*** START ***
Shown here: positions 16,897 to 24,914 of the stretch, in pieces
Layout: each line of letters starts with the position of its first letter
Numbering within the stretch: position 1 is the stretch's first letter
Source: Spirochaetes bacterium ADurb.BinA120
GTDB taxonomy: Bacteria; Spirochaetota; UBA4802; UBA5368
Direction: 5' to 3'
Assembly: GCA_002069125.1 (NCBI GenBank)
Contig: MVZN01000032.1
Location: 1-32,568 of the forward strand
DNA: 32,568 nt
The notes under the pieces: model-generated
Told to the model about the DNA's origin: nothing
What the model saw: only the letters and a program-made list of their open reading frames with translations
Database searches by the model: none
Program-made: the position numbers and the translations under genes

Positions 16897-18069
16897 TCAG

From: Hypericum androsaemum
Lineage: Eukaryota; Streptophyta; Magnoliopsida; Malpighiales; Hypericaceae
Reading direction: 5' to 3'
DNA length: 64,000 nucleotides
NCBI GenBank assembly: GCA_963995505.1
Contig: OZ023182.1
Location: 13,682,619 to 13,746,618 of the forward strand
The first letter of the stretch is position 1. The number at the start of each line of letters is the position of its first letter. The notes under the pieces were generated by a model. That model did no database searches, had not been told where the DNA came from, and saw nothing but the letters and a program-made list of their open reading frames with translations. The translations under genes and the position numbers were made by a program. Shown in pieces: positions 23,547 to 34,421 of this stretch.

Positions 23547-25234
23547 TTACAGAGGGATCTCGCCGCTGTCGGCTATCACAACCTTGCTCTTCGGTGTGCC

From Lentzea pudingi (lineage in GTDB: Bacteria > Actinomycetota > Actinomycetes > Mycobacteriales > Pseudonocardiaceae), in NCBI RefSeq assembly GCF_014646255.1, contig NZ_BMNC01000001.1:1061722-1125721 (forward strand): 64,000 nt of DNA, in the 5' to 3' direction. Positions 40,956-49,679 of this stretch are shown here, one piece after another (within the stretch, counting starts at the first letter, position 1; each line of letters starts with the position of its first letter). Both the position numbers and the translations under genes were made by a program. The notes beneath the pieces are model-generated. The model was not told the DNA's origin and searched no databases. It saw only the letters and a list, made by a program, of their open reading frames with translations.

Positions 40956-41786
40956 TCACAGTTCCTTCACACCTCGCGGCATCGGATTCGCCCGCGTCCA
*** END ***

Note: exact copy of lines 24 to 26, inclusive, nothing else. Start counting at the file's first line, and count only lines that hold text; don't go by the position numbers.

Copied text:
Location: 13,682,619 to 13,746,618 of the forward strand
The first letter of the stretch is position 1. The number at the start of each line of letters is the position of its first letter. The notes under the pieces were generated by a model. That model did no database searches, had not been told where the DNA came from, and saw nothing but the letters and a program-made list of their open reading frames with translations. The translations under genes and the position numbers were made by a program. Shown in pieces: positions 23,547 to 34,421 of this stretch.

Positions 23547-25234